However the making of reasonable claim, and theory should be applauded because it keeps us looking, stretching, making sense of the world, experiencing the grandeur and allowing us to contemplate the cog that we are in it. I have to wonder at the BOTH the religious and atheistic cosmologists who sometimes get into numbers of probability, in 5 to the powers of 10 and beyond. Again numbers like this, are basically incomprehensible and ‘theory’ based in numbers like these come far, far, closer to faith than the opposite of it. So, how could I not, deduce that someone who allows numbers like that in regards to “Theoretical Science” not in essence, be discussing something otherworldly? Granted, numbers are tool we use to measure, but measuring is based on the finite, and if things are finite… (Oops. I’m not prepared to go there.) 🙂
      I have done near zero reading on black holes, string theory, cosmology etc. and the little that I have read is mostly ‘Gobbled y Gook’ to me. Those are ‘terms’ that I thought you could relate to, that you have personal interest in, and as you confirmed, ‘did strike a cord’. But please make no claim that I discount science or the process of discovery? Instead, I welcome all ‘claims’ birthed in the realm of reasonable certainly, and believe as things progress as they are now with advanced computing that when we finally do open the curtain open on a whole area’s of science that there are things that we can’t even imagine at this time, things that would floor the both of this. But disproving the existence of God won’t be one of them.
      Neil. I’m taking a leap here 🙂 But how could a scientist searching the depths of physics be honest in removing a claim out of hand, when there is far greater anecdotal evidence in the observable world for the existence of a spiritual realm. Can anecdotal evidence be merely cast into waste can? Science could not have evolved to the place it holds without the use of anecdotal evidence. Yet some claim it nonsense without equivocation.
      I would strongly assert, that if scientists can hypothesize based on numbers even far less than what I mentioned earlier, couldn’t faith ‘or the lack of it, be something that a number could also be attributed to, leaning towards or away from the lack of a spiritual dimension? But my knowledge of ‘Cosmology’ is almost as useful to my argument, as ‘Cosmetology’, and we both could rightly be accused of trying to put ‘makeup’ on that pig. 🙂

      (Though my children would argue otherwise) I’m not a complete moron, and in the same sense I’m not a scientist either. We carry with us different make ups, leanings and talents. I don’t have the mental capacity that you do and at my age I’m ill prepared to argue cosmology beyond what I’ve mentioned or any of the higher sciences with you. So alas, based on the standards ‘that you’ve set’ I have no option but to concede. I’m a toddler where you are an Olympic hurdler. I trip over my feet, while you not only clear hurdles of scientific theory, but you strain forward to the next one, in a long line of hurdles. And for that I congratulate you. Yes, under threat of death, I might, and again say might, buy a book or two on Amazon and brush up on the latest debates from both sides, but in the very end, and I mean’ in the very end’, what good would it do. Who would I be fooling?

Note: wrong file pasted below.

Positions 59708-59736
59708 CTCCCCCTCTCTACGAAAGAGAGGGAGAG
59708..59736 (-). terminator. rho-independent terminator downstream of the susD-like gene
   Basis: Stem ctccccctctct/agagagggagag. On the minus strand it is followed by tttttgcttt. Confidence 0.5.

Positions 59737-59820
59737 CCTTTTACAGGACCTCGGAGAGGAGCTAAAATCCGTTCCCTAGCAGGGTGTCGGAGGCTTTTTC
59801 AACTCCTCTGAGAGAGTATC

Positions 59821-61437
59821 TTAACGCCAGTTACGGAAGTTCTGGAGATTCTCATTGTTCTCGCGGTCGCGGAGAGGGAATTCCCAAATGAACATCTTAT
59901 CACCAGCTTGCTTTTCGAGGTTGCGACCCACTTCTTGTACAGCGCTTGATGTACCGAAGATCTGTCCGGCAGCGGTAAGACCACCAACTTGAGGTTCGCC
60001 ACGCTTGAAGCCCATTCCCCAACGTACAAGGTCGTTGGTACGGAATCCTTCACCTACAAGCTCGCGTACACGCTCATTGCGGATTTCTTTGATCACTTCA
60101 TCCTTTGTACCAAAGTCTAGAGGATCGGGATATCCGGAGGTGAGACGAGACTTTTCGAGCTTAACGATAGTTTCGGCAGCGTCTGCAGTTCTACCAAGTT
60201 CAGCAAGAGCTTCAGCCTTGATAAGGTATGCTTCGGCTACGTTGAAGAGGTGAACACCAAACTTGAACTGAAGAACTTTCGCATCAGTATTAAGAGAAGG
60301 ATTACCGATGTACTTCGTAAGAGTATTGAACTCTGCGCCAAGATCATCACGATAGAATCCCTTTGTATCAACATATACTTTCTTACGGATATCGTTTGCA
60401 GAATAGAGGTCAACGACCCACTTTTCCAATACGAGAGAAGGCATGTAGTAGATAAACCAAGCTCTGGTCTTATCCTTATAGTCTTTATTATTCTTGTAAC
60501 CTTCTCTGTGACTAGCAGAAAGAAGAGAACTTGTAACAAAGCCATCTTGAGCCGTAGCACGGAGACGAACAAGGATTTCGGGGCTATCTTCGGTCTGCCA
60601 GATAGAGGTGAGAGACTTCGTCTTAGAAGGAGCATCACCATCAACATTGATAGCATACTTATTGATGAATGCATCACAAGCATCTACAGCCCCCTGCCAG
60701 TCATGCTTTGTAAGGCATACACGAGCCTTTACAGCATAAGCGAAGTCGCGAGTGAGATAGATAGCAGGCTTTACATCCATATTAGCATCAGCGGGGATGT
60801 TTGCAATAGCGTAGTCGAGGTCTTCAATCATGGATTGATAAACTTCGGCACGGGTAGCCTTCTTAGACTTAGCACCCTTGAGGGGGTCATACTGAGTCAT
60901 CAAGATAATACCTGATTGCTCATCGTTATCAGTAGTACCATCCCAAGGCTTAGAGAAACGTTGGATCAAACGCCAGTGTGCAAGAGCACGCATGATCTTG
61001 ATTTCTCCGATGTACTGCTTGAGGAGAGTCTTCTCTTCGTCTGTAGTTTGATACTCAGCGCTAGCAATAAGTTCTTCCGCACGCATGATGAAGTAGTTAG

But clearing hurdles, only to have endless hurdles stretching into eternity (insert your definition of eternity) could be considered akin to the insanity of a ‘dog chasing it’s tail’. Wholly based on your understanding, I would have no other choice but to believe that there is ‘no meaning’ to life other than instinctively doing whatever it takes to survive as long as possible, which even Solomon in his great claim to wisdom, pronounced was fruitless exercise.
      I can’t fault you (personally) as it relates to your stand. It’s the same stand that millions upon million of others (myself included) have at one time laid claim to over the eons. To firmly grasp the spiritual with the mind though, is as impossible as chilling ice cream in a freezer unplugged from the wall. You can’t prove the Spiritual in a test tube. And this is near where I first came into this discussion.
      In reality, how could you or I can discount the (belief) of the other? Belief is personal and and a constituent of faith, and from my vantage point, I have personally observed both the Spiritual in the material. I have a magnification tool in my toolbox that I didn’t have, pre-Christ, and while it is freely available to you, have rejected it out of hand. You therefore are compelled to utterly discount my faith, as a product of mass hysteria, a biological anomaly, a flaw which is again, acclaim based on the tenant of your faith.

      While science claims that it will someday offer us a living breathing man from the laboratory minus a soul. I propose what they will bring out is a suit hanging from a dime store manikin.

      • Neil Davies
        April 24, 2014

        OK I’ll try to respond to as much as I can, forgive me if I skip important bits:

        “And if you want to bring ‘theory’ into the picture, then what you are undeniably bringing to the table ‘IS A REASONED FAITH’ birthed in extrapolation. The same standard of reasoning that when discussing faith, you it seems want excluded from the discussion.”

        No, this is wrong. To save myself some time I’ll just quote Wikipedia: “A scientific theory is a well-substantiated explanation of some aspect of the natural world that is acquired through the scientific method, and repeatedly confirmed through observation and experimentation.” Faith does not come into it. I don’t have faith that the current scientific theory of evolution is true, instead I accept that it is the best explanation we currently have to explain the observations. It almost certainly will be improved as more observations are made, as more data comes in. What you’re doing is equivocating between the everyday usage of the word ‘theory’ and the scientific usage of the word. Not surprising, it’s a frustratingly common tactic.